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My name is Solomon Hughes Jr., the only son of Solomon Hughes Sr., representing the Hughes family. We are adamantly opposed to changing the Hiawatha course from 18 to nine holes (“Hiawatha 9-hole course progresses”, August 18), and we ask the Minneapolis Parks and Recreation Board to vote against it, again, on September 7 . Nine holes is no compromise; it is an affront to my family and our community.
During Jim Crow, many towns had nine-hole courses for blacks, a fact that limited access, enforcing segregation in public places. In 1928, Gary, Ind., opened an 18-hole course for whites, and a few years later a nine-hole course for blacks. In 1938, the Park Board opened the 18 holes of Hiawatha to black golfers. In 1940, there were approximately 5,000 courses in the United States. Twenty of them allowed black golfers to play. Hiawatha has a rich historical significance in the area of civil rights and equal access for all.
Solomon Hughes Sr. came to Minneapolis from Alabama in 1943, after winning the national championships on the United Golfers Association (UGA) circuit. He made Hiawatha his home golf course, training for tournaments and teaching golf, becoming part of the community of people of color in Hiawatha who played and competed on a professional 18-hole course. Since the 1930s, Hiawatha has hosted dozens of 18-hole championship golf tournaments.
Upon his arrival, he joined the fight against “whites only” at the Hiawatha clubhouse and changed that in 1952. Now that clubhouse bears his name. He befriended Joe Louis in Alabama and went on to win the Joe Louis Open in Detroit. When Louis asked my dad to be his coach and help him break the color barrier at the PGA, he chose to stay in Minneapolis to care for his young family and recommended Ted Rhodes, another black golfer to whom he had also given lessons. as a coach. From 1948 to 1952, my dad and Ted Rhodes fought to get into the PGA-sponsored St. Paul Open. He led pioneering changes, creating a path that would allow black golfers, like Rhodes, Charlie Sifford and Lee Elder, and eventually one of the greatest players of all time, Tiger Woods, to play in the PGA.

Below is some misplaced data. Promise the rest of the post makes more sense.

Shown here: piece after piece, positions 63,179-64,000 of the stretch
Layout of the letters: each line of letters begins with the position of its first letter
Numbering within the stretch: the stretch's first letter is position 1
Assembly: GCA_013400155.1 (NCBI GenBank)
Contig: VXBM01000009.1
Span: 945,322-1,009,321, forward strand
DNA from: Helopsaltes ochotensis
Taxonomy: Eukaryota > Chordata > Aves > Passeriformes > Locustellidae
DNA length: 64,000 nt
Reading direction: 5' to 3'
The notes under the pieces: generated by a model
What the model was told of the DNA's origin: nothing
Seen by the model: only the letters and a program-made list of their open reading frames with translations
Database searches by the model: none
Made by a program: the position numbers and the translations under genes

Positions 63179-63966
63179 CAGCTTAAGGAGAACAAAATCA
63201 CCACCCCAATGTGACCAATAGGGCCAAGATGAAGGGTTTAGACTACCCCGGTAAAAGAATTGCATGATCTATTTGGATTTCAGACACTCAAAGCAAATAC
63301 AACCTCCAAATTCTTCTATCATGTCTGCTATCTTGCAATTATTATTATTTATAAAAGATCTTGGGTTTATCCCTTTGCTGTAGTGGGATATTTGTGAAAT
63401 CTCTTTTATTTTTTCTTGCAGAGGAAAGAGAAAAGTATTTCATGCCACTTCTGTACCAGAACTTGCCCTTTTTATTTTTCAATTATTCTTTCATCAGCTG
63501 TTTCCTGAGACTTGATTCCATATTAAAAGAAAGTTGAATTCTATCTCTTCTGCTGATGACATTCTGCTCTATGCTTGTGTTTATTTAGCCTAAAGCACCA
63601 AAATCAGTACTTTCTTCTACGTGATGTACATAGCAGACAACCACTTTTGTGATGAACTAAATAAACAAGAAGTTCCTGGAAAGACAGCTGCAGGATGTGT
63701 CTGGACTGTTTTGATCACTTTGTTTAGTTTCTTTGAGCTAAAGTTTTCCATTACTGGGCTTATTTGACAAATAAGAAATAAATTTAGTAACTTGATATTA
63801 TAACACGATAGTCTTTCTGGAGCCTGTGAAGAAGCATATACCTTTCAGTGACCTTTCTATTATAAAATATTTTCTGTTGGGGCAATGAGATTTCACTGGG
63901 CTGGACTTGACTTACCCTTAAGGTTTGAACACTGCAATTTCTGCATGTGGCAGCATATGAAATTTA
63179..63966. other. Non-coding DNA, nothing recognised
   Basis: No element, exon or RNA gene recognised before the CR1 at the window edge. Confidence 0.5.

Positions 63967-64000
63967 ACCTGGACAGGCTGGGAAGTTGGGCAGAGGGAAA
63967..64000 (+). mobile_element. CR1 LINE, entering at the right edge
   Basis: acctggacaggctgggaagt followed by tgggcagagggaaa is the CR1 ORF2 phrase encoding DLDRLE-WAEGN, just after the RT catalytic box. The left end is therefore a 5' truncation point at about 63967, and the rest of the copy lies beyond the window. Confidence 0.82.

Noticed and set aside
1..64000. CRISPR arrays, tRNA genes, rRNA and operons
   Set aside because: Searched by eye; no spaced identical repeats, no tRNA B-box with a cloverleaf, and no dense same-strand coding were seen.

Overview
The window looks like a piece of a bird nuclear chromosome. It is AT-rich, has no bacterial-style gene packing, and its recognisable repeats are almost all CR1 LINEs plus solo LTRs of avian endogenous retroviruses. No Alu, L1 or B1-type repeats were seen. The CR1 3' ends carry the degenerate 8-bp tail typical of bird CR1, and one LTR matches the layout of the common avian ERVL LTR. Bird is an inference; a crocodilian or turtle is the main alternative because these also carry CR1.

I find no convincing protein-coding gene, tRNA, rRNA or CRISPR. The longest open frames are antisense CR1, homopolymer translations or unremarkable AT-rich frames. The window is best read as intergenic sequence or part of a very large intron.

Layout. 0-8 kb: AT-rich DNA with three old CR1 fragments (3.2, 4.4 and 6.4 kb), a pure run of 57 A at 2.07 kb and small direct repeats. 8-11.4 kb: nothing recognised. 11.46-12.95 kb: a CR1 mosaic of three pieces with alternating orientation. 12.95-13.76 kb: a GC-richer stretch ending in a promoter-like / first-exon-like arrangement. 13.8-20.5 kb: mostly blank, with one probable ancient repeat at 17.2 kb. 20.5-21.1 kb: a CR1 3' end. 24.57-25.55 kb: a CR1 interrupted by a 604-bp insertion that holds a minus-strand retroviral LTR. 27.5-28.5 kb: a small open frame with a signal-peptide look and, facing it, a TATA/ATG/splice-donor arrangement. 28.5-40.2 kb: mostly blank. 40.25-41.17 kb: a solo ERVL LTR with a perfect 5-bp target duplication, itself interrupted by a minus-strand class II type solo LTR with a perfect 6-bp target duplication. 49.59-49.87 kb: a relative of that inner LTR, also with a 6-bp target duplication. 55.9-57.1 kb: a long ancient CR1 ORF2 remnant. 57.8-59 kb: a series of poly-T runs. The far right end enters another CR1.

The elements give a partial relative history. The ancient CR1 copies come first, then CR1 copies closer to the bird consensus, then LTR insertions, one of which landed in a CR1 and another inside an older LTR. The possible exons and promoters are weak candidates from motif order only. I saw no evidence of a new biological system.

The Park Board, to quote its website, “has been working on equity, inclusion, and diversity since 2011.” But today the Park Board is trying to divide communities of color, promote its nine-hole plan, without compromise. The same park board that solved the water problems caused by Minnehaha Creek at Meadowbrook Golf Course and never proposed to destroy the 18-hole course there. The same board that solved the water problems at Columbia Golf Course and never talked about a Jim Crow nine-hole course there. Equity?
My dad taught me that sometimes the hardest thing to do is the right thing to do. I hope the park board does the right thing: avoid the water hazards of your nine-hole course without compromise and re-engage the community in seeking a green solution that does not destroy this historic 18-hole cultural treasure. .
Solomon Hughes Jr. lives in Big Lake.